A movie that was receiving initial Oscar buzz just months ago may now go down as director Christopher Nolan’s worst reviewed flick.
Currently sitting at 71 per cent on Rotten Tomatoes, Interstellar is Nolan’s first venture into directing since he wrapped up the Dark Knight trilogy. The critical response has put the movie just behind Nolan’s 2006 magical mystery The Prestige on the movie-centric website that collects film reviews from publications across all different platforms and countries.
There doesn’t appear to be anything wrong with Interstellar from the outside; it’s a big-budget, action-driven, sci-fi flick with a star-studded cast including Matthew McConaughey, Jessica Chastain and Anne Hathaway.
But early reviews seem to be challenging the validity of Nolan’s quest for an emotional examination of family and humanity.
“While he has tried diligently to show humanity in a flattering light, he lacks enough inside information to get it right,” wrote Liam Lacey in the Globe and Mail.
“It’s his longest film, his headiest, his most personal. And, in its square-peg-in-a-round-wormhole stab at being the weepy motion-picture event of the year, it’s also his sappiest.,” said Joe McGovern in his Entertainment Weekly review.
Somewhere along his 168-minute path to cosmic greatness, Nolan may have gotten lost among the stars. And without the reviews to back it up, Ryerson radio and television arts professor Michael Coutanche says the movie doesn’t have much hope of cleaning up at award season.
“I think it will really depend on not just box office, but truly will be critical response,” said Coutanche, who began his career as manager of acquisitions and development for Alliance Atlantis Pictures. “I think you’d really have to come up with a deep story this time, a deeper story on a character level that is his own.”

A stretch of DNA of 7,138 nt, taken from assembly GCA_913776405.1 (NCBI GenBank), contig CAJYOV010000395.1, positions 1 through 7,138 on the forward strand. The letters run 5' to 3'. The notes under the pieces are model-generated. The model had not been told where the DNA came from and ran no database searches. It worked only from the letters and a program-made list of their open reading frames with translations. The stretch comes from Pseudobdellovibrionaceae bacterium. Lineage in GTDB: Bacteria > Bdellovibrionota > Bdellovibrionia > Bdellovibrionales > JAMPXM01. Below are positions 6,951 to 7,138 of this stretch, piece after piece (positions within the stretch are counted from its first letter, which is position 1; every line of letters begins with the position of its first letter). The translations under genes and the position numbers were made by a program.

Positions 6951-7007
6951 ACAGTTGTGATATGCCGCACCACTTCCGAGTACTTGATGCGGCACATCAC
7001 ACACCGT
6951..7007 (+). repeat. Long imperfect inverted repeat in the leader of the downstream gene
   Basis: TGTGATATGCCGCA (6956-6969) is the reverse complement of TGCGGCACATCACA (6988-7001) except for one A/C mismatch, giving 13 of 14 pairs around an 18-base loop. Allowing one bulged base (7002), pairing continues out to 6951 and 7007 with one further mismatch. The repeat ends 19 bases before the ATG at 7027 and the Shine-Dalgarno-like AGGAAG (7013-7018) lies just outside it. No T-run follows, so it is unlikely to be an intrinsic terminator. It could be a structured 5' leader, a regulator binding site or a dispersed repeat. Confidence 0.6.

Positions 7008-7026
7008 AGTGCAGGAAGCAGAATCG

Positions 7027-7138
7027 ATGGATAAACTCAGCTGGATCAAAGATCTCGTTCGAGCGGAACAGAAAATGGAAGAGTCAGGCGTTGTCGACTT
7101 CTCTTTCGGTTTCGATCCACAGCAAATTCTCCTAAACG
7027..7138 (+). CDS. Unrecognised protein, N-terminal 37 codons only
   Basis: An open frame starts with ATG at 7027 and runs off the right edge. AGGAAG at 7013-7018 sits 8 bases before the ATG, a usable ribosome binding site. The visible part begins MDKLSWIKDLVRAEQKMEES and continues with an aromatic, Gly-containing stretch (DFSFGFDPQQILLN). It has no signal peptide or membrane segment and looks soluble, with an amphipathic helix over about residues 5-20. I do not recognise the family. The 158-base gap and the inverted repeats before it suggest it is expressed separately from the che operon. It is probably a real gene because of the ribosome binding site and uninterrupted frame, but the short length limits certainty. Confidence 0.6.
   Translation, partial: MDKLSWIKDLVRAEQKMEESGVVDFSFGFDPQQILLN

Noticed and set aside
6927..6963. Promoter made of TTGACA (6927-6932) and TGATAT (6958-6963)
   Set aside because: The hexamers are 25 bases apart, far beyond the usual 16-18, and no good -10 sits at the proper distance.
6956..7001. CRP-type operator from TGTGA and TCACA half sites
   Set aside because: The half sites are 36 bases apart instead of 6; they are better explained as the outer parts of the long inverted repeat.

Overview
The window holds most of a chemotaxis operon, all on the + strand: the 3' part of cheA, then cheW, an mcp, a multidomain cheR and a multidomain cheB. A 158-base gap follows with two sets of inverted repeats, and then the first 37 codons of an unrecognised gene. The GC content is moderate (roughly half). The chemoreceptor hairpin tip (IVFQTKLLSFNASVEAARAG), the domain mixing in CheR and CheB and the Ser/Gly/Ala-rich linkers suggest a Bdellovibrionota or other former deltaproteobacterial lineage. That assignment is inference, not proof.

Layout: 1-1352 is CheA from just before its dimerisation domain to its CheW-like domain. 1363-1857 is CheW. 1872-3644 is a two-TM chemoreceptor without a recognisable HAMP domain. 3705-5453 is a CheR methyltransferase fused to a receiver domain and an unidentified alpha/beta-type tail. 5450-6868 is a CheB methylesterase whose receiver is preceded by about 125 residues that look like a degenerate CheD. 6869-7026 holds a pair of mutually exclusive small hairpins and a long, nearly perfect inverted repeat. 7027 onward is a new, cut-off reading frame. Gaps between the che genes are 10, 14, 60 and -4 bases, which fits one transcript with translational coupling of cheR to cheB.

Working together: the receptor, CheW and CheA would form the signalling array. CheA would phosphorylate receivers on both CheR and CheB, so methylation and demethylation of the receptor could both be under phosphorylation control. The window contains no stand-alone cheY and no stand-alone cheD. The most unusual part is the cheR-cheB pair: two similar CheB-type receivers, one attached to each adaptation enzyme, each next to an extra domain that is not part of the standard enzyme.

Coutanche pointed to Nolan’s previous work, Memento, as an example of the kind of emotion within a film necessary to really push a movie beyond average to spectacular. Nolan received an Academy Award nomination for his work with the screenplay
But the all-elusive best director nod has yet to come for Nolan.
“Chris Nolan would probably want to think that [Interstellar] is just going to be another feather in [his] cap,” said Coutanche. “But I don’t know very many directors who kind of hit, hit, hit and progress all the way through their careers every single time.”
It’s also hard to not draw comparisons between Interstellar to last year’s Oscar hit, Gravity. Both are set in space, both feature strong female leads and both seem to focus largely on using the great expanse of space as a backdrop for an examination of the intimate relationships between characters.
“Whenever in Hollywood a big success like that comes out, the other studios are saying we’ve got to do a Gravity of our own,” said Coutanche. “So I think they’re going for maybe a similar feel, but I think they want to make sure this is a Christopher Nolan movie.”
No matter how Interstellar fairs with critics, Coutanche says it won’t have any problems at the box office.
“The publicity hype is so huge, and Warner Brothers and those other distributors are so good at this that you can’t avoid not seeing it,” said Coutanche.
Interstellar opens in wide-release in theatres and IMAX on Nov. 7. The movie has made an estimated $1.3M since it’s domestic limited release on Nov. 5.
Check out this weeks Friday Five audio series for more on this and other popular culture topics: http://www.ryersonian.ca/friday-five-audio-series-november-7-2014/
By: Alexis Allison and Samantha Sobolewski